The business landscape has shifted shape in ten years. Young people have lived through the Great Recession, seen banks collapse and corporate leaders hauled away in handcuffs. They've watched the housing bubble burst, their parents endure layoffs and foreclosures. They've entered a world of burgeoning student loans and new technologies. And now, when they go to college for a business degree, their standards of learning will change with the times. [Source: Tampa Bay Times]
In the last installments for our series on Florida's economy, today we look at how business is faring in these two regions:
» Northwest Florida:
While many Americans are happy to have jobs, most are stressed out about something at work and even more stressed than they were just a year ago. The most common stress triggers for workers are unreasonable workloads, low pay, commutes and annoying co-workers, according to a newly released 2013 Work Stress Survey. [Source: Miami Herald]
Is this the year of the office condominium? Investors in Southwest Florida continue to gobble up the properties, which proliferated much to many of their owners' later chagrin during the real estate boom. Many of the properties now changing hands are doing so at discounts and are being bought of out foreclosure. [Source: Sarasota Herald-Tribune]
It's like fingerprinting fish and Florida's Fish and Wildlife Research Institute has gleaned some interesting data points from its Tarpon Genetic Recapture Study. The research arm of Florida's Fish and Wildlife Conservation Commission, FWRI uses DNA samples with a unique genetic ID, or fingerprint for each fish to study silver king migration patterns. [Source: Outdoor Life]
ALSO AROUND FLORIDA:
› Duke Energy hires economic development director for Florida [Tampa Bay Times]
Duke Energy announced Tuesday that the utility has picked a new Orlando based manager for the company's business and economic development programs. John Fremstad joined Duke after spending the past decade as the vice president of KBR Building Group-Florida and vice president of the Metro Orlando Economic Development Commission.
› Southwest Florida leads the state in job growth [WFTX]
Southwest Florida leads the state in job creation. Collier County was first in the state last year, with 3 ½ % growth over 2011. Business and professional services, along with tourism and construction helped to add nearly 4,000 jobs there. Lee County came in second, with tourism, construction, transportation, information and utilities leading the way.
› Final Four inventions selected for Cade Museum Prize [Gainesville Sun]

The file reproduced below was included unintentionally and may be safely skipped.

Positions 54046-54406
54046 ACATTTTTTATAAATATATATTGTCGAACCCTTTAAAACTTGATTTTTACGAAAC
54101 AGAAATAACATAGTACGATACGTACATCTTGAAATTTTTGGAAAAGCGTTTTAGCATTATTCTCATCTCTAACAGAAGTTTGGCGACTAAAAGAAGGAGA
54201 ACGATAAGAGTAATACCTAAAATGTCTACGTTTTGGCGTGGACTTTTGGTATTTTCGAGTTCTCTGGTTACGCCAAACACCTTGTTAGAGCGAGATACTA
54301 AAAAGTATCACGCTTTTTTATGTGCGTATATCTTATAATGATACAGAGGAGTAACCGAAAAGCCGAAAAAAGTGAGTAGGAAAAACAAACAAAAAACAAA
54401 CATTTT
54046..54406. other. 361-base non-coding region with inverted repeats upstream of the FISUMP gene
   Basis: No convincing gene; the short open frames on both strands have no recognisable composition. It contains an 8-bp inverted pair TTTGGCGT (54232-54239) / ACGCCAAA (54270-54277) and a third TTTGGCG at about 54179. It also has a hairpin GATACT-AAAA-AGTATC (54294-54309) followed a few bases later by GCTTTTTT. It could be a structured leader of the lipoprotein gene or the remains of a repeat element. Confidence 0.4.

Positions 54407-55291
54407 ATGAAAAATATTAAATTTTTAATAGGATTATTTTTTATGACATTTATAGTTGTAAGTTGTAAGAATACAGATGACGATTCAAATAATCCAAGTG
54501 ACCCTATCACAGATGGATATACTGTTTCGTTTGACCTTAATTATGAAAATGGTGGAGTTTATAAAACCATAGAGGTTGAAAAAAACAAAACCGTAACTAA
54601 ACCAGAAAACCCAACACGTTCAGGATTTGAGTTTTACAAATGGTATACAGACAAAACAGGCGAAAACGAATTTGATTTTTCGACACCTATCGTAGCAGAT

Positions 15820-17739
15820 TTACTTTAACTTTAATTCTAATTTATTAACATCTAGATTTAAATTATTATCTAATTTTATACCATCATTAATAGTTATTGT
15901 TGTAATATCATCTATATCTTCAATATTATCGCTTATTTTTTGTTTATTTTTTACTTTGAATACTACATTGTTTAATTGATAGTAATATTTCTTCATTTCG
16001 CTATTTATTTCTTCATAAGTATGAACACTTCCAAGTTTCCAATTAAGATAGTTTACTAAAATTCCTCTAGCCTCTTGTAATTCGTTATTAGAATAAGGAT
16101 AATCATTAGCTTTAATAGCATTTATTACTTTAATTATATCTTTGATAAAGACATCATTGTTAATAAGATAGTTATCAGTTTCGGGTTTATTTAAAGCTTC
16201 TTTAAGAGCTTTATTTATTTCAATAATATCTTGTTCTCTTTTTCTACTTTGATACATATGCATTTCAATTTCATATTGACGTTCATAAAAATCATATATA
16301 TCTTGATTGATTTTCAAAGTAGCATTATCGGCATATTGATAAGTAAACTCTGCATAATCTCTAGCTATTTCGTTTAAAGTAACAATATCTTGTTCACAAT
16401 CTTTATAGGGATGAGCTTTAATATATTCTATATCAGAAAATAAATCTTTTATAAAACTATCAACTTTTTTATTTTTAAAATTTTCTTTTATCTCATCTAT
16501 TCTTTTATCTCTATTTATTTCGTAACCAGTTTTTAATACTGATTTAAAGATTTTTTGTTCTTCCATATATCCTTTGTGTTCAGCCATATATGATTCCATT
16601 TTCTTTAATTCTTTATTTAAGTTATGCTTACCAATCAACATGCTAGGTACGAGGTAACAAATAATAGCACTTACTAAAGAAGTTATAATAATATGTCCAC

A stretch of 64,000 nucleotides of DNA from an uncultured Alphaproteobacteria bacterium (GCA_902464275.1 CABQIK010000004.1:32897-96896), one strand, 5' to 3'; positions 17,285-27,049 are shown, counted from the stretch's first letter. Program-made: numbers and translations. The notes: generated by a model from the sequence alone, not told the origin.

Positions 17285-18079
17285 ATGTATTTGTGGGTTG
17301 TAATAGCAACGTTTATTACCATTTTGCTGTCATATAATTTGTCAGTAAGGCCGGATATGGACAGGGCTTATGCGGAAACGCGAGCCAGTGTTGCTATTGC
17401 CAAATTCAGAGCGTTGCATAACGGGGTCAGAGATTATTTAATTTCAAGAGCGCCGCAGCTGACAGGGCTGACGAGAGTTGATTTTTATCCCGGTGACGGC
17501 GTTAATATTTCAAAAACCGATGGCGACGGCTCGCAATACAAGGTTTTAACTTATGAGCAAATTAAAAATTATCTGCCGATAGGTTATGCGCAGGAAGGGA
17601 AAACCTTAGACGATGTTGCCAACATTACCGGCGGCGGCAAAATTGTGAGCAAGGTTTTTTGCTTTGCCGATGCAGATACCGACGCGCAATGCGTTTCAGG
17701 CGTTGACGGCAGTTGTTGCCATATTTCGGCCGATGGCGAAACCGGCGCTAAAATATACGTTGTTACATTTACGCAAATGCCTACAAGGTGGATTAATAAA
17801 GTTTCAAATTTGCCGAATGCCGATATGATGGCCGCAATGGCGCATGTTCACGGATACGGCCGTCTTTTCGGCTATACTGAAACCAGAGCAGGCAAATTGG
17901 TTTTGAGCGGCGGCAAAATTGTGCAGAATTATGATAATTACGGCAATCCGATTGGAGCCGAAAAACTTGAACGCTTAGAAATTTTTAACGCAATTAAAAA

The Final Four inventions for the 2013 Cade Museum Prize include an artificial finger prosthetic, mobile software for taking bar inventory, a machine that burns waste to produce energy and flat-panel displays for electronic devices.
› Office Depot merger under FTC review [South Florida Sun-Sentinel]
In a regulatory filing Tuesday, Boca Raton-based Office Depot and Naperville, Ill.-based OfficeMax provided details on their merger process, including a $30 million termination fee if either party pursues alternatives to the proposed merger.
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› Regulators approve FPL biomass-power deal [Palm Beach Post]
The Florida Public Service Commission on Tuesday approved Juno Beach-based Florida Power & Light Co.’s contracts with U.S. EcoGen, LLC to purchase renewable power. U.S. EcoGen plans to construct biomass facilities in Okeechobee, Clay, and Martin Counties, with service expected to begin in 2019.
› Lawmakers re-direct money dedicated to low-income housing [Orlando Sentinel]
Despite a cash-flush budget that has policymakers considering a grab-bag of corporate and stadium incentives, Florida lawmakers are still raiding a fund created two decades ago to help provide low-income housing.
› Suncoast Super Boat Grand Prix will go on [Sarasota Herald-Tribune]
The Suncoast Super Boat Grand Prix will take place in Sarasota again this summer after all, with the Sarasota County Commission voting unanimously on Tuesday to provide $79,200 for the event.
› Smart marketing, community engagement help fuel Seraphic Fire [Miami Herald]
Surviving, let alone thriving, in the performing arts is a daunting proposition, but Miami’s Seraphic Fire seems to have been on a fast track over the past year and a half.